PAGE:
With its coffers nearly bursting with cash from retransmission- related revenue, CBS CEO Les Moonves said the broadcaster isn’t looking to make a big acquisition, but he reopened speculation The Eye might partner with a cable news organization.
CBS said last week it expects to cross $1 billion combined in retransmission-consent cash and reverse-compensation revenue (from non-owned stations) by 2016, a full year before its previous target date of 2017.
Speaking at the Bank of America Merrill Lynch Media, Communications & Entertainment conference in Beverly Hills, Calif., last Wednesday, Moonves said that milestone might even come earlier.
CBS recently signed a retransmission pact with Cablevision Systems and inked a reverse-compensation agreement with eight CBS affiliates owned by Nexstar Broadcasting Group, doing so at “very high rates,” according to Moonves.
Unlike some other broadcasters and station groups, CBS was able to reach these agreements without its channels going dark to distributors, he said.
“People are realizing the value of our content,” Moonves said at the conference. “They can’t live without the things we provide — the NFL, CSI, Two and a Half Men, Big Bang Theory, 60 Minutes. So our affiliates and our MSO partners realize they need to pay. The ecosystem has changed dramatically.”
Three years ago, CBS was receiving no retransmission cash, he said. Five years ago, the network was paying its affiliates to carry CBS programming. This year, MSOs, satellite providers and telco TV operators will pay more than $250 million in retransmission fees to CBS, Moonves said.
Hitting the billion-dollar benchmark a year early is good news for CBS and other broadcasters, but Sanford Bernstein media analyst Todd Juenger said that alone won’t have much impact on valuation.
“What does matter, a lot, is the 10 years of retrans growth after that,” Juenger said in a research note.
Juenger estimated $1 billion in revenue implies average retransmission fees of about $1.22 per subscriber per month.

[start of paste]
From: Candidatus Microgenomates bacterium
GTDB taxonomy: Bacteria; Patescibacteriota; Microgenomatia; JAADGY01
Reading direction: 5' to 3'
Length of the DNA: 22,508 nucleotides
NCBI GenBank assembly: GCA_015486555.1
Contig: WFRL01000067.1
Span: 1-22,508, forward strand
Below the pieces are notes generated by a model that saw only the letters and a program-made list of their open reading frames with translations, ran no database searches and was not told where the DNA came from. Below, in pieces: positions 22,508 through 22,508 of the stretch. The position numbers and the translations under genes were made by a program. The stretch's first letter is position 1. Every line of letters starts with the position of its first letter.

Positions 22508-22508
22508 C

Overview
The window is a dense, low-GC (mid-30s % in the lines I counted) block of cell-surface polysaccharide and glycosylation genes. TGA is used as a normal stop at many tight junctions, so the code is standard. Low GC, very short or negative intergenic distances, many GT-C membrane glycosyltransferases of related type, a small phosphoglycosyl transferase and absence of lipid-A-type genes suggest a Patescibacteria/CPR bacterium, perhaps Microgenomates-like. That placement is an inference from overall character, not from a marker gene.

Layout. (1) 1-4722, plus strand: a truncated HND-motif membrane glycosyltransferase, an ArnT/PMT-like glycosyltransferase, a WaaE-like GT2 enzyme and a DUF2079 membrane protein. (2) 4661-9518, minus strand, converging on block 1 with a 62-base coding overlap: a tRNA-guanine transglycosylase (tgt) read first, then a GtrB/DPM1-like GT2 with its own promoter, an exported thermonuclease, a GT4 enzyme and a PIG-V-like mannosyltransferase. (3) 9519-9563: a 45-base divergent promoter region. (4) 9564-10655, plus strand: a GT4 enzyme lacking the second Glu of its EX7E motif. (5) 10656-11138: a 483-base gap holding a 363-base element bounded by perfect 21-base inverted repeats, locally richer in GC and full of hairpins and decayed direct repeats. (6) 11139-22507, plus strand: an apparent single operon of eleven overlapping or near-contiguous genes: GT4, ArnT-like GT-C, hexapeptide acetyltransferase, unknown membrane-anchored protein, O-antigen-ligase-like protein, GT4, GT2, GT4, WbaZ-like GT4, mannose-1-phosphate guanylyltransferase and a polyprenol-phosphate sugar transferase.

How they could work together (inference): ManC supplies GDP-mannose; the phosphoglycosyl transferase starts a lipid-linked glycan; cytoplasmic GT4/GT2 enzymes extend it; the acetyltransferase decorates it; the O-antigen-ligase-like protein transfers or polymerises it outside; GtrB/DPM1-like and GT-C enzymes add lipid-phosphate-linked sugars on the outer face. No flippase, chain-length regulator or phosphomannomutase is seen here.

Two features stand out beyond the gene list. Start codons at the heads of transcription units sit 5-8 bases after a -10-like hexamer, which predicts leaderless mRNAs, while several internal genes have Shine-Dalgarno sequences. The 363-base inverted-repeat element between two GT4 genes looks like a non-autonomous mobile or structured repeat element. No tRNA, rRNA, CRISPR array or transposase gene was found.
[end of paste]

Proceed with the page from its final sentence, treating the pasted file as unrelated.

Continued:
Were those charges to rise to $4 per subscriber per month by 2025 (the theoretical upper bound in that time frame), that would mean an extra $16 per share in value for CBS, the analyst said.
He said he considers $2 per subscriber per month the more likely upper limit — and that would add $10 per share in value to CBS stock, which closed last Wednesday at $36.16, down 2% (68 cents per share).
Junger said MSOs on average pay about $33 per subscriber per month for content, $2 of which (5%) goes to broadcasters’ retransmission fees.
CBS plans to be conservative with the cash earned from this growing and highly profi table revenue stream. Moonves said at the conference the company had “no burning desire to acquire anything.”
Moonves was slightly less definitive about whether he would like to add another cable channel to CBS’s portfolio of premium network Showtime and CBS Sports Network.
“Would we like to add a general cable channel? Perhaps,” he said. “I think we could program it pretty darn well. We’ve got a great library. We obviously are programming people. We know how to do this. We’ve been the No. 1 network nine of the last 10 years. We know this business. We know how to make networks work.”
In 2010, CBS and cable news channel CNN talked about combining news operations, but never cut a deal. With CNN consistently lagging cable news leader Fox News Channel, speculation has risen again about partnering with another broadcast or cable network.
Moonves said joint ventures are difficult to engineer for both sides, but said CBS News is in better shape than it was two or three years ago. “We are really proud of the status of our news division. It’s in profit. Any of these troubled networks, they can reach out and we’ll take their call.”